Book Review · Reading

#SummerReadingProgram Book 1: Wires and Nerve by Marissa Meyer

Rating: Five out of five stars

(Slight spoilers ahead.)

29772863As I wrote about in my last blog post, I joined my local library’s summer reading program after finding out they offered the program for adults! This particular summer reading program sets the goal of six books by July 29th. I’ve been wanting to read more graphic novels, and once my favorite series got a graphic novel spinoff, I knew I had to read it.

It is no secret that I absolutely LOVE The Lunar Chronicles by Marissa Meyer. The world is fleshed out and each character has their own vibrant personality based off of fairytales – in space. The cast is racially- and ability- diverse, full of strong women and the men who love them.

The spin-off graphic novel series centers on Iko, the android who has a personality unlike any other androids. She fought in the revolution in the main series and is loyal, friendly, and has a passion for fashion. She’s now become a special agent, capturing and imprisoning the enemy wolf-hybrid-soldiers left over from the war (I was having a really hard time imagining what these particular characters looked like while I was reading the main series, so I’m happy I got to see them here!). While this mission is her outer conflict, she simultaneously wrestles with her inner conflict: constant reminders that she is the Other in society because she is an android, and the self-doubt that results from them.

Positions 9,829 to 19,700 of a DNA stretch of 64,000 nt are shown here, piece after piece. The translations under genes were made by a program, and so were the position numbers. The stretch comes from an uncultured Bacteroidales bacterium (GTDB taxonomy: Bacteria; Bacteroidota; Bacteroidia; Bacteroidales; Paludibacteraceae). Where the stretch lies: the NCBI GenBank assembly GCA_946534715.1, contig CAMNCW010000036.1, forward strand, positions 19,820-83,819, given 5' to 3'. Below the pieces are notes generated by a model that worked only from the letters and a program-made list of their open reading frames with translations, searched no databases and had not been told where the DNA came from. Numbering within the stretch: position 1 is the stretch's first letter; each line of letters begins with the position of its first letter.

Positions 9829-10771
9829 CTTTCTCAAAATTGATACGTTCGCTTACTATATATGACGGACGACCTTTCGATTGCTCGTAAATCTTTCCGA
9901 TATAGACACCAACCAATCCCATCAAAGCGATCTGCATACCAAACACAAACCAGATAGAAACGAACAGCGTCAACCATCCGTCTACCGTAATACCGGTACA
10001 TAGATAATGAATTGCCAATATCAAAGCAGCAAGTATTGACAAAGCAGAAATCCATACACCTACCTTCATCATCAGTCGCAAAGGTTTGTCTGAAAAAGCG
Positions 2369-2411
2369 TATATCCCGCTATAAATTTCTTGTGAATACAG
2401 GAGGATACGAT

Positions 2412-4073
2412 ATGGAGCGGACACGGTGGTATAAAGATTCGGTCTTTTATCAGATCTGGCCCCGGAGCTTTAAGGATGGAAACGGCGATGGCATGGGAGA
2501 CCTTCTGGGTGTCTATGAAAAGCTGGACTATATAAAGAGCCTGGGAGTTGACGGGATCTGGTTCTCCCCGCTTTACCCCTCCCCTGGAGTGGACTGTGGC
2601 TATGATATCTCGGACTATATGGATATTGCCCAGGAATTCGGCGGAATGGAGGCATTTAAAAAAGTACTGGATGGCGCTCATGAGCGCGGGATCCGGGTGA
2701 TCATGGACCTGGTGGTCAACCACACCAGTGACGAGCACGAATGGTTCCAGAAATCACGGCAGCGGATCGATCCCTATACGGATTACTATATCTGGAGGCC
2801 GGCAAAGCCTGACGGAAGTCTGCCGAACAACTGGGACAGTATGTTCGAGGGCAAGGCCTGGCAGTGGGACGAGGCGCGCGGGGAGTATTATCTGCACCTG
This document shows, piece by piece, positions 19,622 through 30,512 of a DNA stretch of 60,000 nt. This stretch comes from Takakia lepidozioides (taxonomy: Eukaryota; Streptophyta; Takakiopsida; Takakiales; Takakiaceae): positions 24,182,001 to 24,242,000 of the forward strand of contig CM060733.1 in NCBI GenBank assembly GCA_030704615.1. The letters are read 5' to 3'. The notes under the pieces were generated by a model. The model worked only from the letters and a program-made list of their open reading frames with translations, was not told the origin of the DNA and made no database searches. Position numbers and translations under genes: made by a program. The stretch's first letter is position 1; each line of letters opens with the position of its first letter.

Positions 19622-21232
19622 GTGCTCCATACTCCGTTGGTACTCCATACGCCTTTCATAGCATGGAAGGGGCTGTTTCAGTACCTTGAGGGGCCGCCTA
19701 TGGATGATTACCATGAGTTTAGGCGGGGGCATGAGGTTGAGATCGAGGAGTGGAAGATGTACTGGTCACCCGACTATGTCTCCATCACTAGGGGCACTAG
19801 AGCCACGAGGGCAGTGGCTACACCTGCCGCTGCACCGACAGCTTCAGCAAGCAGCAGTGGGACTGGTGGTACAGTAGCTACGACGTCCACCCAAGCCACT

The book is not without its flaws – mainly, that the art style of the characters renders some of the guys similar. I had to do a double-take a few times to remember which character I was looking at because I kept confusing them. In the main series, one of the characters loses part of a finger. I kept an eye on multiple frames, but I found no finger missing. The guy who is being set up as the main love interest believes Iko to be nothing more than a robot with artificial emotions, and treats her like she is not real with blatant disrespect.

So why did I rate it five stars, despite the flaws? I got caught up in the world of adventure and romance. I love the world Meyer has built; it has become an escape for me. Rapunzel is one of my favorite fairytales, and to see one of my favorite literary characters (based off Rapunzel) was a treat. I was also able to sympathize with the antagonists; I’m looking forward to future installments to see how this conflict is resolved.

Picture from Goodreads
Review also on Goodreads

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